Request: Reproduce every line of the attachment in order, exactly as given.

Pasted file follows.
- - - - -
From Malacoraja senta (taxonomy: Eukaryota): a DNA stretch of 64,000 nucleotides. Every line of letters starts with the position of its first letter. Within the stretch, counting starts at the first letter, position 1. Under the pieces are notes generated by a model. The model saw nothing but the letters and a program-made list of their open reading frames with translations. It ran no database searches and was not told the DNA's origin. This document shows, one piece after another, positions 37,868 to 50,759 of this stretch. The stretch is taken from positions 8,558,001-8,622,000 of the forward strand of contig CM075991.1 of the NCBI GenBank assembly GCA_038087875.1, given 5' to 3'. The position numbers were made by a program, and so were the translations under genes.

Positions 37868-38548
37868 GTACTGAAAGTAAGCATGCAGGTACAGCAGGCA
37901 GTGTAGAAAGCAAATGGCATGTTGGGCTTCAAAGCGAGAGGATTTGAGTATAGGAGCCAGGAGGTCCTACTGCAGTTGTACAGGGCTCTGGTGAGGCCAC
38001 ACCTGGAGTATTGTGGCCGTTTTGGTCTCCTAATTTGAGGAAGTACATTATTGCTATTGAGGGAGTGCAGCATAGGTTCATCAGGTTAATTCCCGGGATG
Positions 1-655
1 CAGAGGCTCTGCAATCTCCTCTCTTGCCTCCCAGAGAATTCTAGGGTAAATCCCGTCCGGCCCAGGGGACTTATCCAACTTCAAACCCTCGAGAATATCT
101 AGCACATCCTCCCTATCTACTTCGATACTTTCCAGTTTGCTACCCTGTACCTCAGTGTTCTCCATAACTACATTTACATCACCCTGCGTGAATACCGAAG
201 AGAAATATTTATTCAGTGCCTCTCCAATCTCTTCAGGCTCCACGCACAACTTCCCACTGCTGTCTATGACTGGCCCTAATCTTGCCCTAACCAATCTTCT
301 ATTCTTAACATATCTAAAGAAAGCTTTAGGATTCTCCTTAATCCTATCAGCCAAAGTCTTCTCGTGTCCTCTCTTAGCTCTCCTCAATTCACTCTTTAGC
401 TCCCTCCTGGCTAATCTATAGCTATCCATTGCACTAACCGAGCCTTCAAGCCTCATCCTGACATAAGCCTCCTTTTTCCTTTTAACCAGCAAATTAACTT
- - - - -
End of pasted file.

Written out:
From Malacoraja senta (taxonomy: Eukaryota): a DNA stretch of 64,000 nucleotides. Every line of letters starts with the position of its first letter. Within the stretch, counting starts at the first letter, position 1. Under the pieces are notes generated by a model. The model saw nothing but the letters and a program-made list of their open reading frames with translations. It ran no database searches and was not told the DNA's origin. This document shows, one piece after another, positions 37,868 to 50,759 of this stretch. The stretch is taken from positions 8,558,001-8,622,000 of the forward strand of contig CM075991.1 of the NCBI GenBank assembly GCA_038087875.1, given 5' to 3'. The position numbers were made by a program, and so were the translations under genes.

Positions 37868-38548
37868 GTACTGAAAGTAAGCATGCAGGTACAGCAGGCA
37901 GTGTAGAAAGCAAATGGCATGTTGGGCTTCAAAGCGAGAGGATTTGAGTATAGGAGCCAGGAGGTCCTACTGCAGTTGTACAGGGCTCTGGTGAGGCCAC
38001 ACCTGGAGTATTGTGGCCGTTTTGGTCTCCTAATTTGAGGAAGTACATTATTGCTATTGAGGGAGTGCAGCATAGGTTCATCAGGTTAATTCCCGGGATG
Positions 1-655
1 CAGAGGCTCTGCAATCTCCTCTCTTGCCTCCCAGAGAATTCTAGGGTAAATCCCGTCCGGCCCAGGGGACTTATCCAACTTCAAACCCTCGAGAATATCT
101 AGCACATCCTCCCTATCTACTTCGATACTTTCCAGTTTGCTACCCTGTACCTCAGTGTTCTCCATAACTACATTTACATCACCCTGCGTGAATACCGAAG
201 AGAAATATTTATTCAGTGCCTCTCCAATCTCTTCAGGCTCCACGCACAACTTCCCACTGCTGTCTATGACTGGCCCTAATCTTGCCCTAACCAATCTTCT
301 ATTCTTAACATATCTAAAGAAAGCTTTAGGATTCTCCTTAATCCTATCAGCCAAAGTCTTCTCGTGTCCTCTCTTAGCTCTCCTCAATTCACTCTTTAGC
401 TCCCTCCTGGCTAATCTATAGCTATCCATTGCACTAACCGAGCCTTCAAGCCTCATCCTGACATAAGCCTCCTTTTTCCTTTTAACCAGCAAATTAACTT